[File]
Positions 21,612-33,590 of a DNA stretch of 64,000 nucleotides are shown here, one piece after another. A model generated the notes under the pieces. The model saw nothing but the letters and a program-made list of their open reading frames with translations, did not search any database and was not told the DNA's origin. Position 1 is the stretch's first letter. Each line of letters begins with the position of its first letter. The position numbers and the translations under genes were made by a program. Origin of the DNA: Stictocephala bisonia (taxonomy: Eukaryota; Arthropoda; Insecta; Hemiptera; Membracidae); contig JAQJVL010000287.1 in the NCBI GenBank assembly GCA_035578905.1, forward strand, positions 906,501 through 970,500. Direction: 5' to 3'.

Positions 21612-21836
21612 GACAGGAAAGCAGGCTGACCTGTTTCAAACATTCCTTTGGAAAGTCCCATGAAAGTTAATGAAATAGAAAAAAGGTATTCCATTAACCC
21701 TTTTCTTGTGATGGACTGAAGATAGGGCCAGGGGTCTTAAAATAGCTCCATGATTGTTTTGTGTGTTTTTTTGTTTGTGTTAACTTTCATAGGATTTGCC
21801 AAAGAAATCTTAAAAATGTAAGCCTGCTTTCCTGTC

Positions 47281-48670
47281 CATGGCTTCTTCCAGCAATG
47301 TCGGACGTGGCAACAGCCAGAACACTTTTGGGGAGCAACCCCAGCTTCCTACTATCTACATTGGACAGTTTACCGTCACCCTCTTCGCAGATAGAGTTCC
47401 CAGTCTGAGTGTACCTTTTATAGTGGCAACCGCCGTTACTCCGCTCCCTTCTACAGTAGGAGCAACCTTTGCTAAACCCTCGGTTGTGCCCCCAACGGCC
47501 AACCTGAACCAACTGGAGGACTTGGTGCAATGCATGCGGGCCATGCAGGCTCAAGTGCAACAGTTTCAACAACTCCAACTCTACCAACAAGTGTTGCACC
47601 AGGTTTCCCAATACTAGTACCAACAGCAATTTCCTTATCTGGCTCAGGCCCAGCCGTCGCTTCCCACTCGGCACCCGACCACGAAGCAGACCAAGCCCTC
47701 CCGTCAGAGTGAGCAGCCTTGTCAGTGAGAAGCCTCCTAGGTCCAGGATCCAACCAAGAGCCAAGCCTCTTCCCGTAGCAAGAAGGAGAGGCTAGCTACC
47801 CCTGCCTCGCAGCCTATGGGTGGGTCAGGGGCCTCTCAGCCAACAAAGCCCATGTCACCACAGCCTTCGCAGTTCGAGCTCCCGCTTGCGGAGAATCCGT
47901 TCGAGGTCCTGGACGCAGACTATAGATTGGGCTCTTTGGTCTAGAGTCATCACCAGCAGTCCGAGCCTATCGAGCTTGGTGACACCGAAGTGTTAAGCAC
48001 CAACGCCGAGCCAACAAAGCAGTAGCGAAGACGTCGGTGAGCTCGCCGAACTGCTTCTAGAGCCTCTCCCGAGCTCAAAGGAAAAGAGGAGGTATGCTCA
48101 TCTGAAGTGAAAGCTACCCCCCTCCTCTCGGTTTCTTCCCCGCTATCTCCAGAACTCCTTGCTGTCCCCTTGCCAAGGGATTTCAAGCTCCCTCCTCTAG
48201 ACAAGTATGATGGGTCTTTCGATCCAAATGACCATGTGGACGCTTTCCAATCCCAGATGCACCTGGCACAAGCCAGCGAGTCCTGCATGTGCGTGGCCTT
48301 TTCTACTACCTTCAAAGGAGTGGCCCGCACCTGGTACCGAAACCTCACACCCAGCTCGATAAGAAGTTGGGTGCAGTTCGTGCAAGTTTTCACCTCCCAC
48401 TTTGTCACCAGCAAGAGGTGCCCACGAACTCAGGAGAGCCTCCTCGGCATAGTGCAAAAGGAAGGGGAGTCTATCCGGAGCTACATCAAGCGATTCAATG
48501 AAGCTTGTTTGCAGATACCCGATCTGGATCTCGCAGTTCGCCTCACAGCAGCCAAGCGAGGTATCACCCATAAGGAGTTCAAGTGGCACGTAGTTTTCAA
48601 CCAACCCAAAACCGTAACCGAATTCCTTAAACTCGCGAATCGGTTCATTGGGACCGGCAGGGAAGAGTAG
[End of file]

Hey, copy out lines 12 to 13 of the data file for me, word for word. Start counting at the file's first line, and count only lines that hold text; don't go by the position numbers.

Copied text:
47701 CCGTCAGAGTGAGCAGCCTTGTCAGTGAGAAGCCTCCTAGGTCCAGGATCCAACCAAGAGCCAAGCCTCTTCCCGTAGCAAGAAGGAGAGGCTAGCTACC
47801 CCTGCCTCGCAGCCTATGGGTGGGTCAGGGGCCTCTCAGCCAACAAAGCCCATGTCACCACAGCCTTCGCAGTTCGAGCTCCCGCTTGCGGAGAATCCGT